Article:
Today and Friday, hundreds of experts and leaders in global health will meet in Washington, DC, to identify ways to reach one ambitious goal. They want to end preventable child deaths, aiming to reduce the number of deaths by 70 percent in the next generation. You can read about the event on the US Agency for International Development’s 5th Birthday website and at UNICEF’s A Promise Renewed site. At PATH, much of our work is focused on this goal, so we asked Erin Fry, our government affairs officer for child health, what we need to know to understand this week’s Child Survival Call to Action.
Q. The call to action focuses on child survival. What are the biggest challenges to children’s lives?
A. When you ask Americans what the biggest killers of children are, they’ll often say HIV, TB, malaria. These are definitely important, but diarrhea and pneumonia are the biggest killers of kids under age 5 and deserve just as much attention. The vast majority of these deaths are preventable, often with some pretty simple solutions. And I want to point out that deaths within the first six months of life also contribute significantly to the mortality rate for children. So, improving health for mothers is important to saving lives at birth and also growing healthy children.
Q. How big is the problem?
A. Every year 7.6 million children die. While new tools are certainly needed to protect children, we could prevent at least two-thirds of those deaths using solutions we already have.
Q. Like what?
At PATH, we’re looking at a lot of ways to prevent and treat the conditions that kill kids. One thing that sets us apart is our focus on integrated approaches to a problem. To take just one example, diarrheal disease, we’re working to develop new vaccines and our new drug development affiliate OneWorld Health is working on new ORS [oral rehydration solution] formulations to save kids with diarrhea. At the same time, we’re working on country-led plans to provide better access to ORS. And we’re looking at what it takes to get mothers to treat their children who have diarrheal disease, so there’s a behavioral component, too.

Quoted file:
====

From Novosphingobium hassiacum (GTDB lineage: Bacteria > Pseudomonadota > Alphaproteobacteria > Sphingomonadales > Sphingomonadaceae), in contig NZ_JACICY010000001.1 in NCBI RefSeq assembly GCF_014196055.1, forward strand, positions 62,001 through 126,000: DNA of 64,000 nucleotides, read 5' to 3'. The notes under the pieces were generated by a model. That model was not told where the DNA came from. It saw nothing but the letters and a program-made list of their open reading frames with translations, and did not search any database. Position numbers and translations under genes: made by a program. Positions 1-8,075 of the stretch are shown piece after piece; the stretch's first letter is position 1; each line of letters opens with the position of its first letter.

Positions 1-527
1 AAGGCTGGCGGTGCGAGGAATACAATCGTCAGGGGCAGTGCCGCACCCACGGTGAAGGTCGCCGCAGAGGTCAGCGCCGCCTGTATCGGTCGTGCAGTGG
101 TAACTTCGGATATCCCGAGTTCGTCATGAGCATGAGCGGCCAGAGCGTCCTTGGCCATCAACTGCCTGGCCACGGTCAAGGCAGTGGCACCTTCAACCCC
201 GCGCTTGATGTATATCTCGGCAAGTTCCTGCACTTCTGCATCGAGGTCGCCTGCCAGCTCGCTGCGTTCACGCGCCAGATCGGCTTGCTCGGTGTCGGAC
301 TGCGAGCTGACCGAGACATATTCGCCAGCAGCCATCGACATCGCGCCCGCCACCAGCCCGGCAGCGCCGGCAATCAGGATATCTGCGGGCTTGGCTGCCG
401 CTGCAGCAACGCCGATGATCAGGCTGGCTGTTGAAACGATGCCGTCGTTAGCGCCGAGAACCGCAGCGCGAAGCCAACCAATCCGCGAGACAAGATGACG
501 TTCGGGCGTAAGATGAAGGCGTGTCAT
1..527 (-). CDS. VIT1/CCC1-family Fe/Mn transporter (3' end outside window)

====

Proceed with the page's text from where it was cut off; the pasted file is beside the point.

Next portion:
Many of the tools that prevent diarrheal disease also help prevent other conditions like pneumonia and malaria—things like breastfeeding exclusively during the first six months, providing safe water, and introducing new vaccines and keeping those vaccines at the right temperature so they’re effective.
Watch our video on the use of oral rehydration therapy in Kenya.
Q. If we already know how to save kids’ lives, why aren’t we doing it?
A. A lot of it has to do with equity. For example, about 20 percent of kids go unvaccinated, and they’re often the hardest to reach and the most vulnerable. Reaching them could really go a long way to making things better. So what stands in our way? Often, it’s a lack of resources. Sometimes it’s lack of political will. There are so many needs that face policymakers. When they’re deciding how to allocate resources and what to prioritize, unfortunately child health is not always on the top of the list.
Q. How can an event like this help?
A. What this call to action does is mobilize and reenergize the child survival movement that got going in the 1980s. We’re making great progress—in 1990 more than 12 million children died every year and now it’s 7.6 million. But there’s still so much more we can do to make sure kids survive. An event like this builds support and engagement in future efforts. In September, for example, a special session of the UN General Assembly will be looking at global commitments to end preventable child deaths. It’s time to refocus on that goal.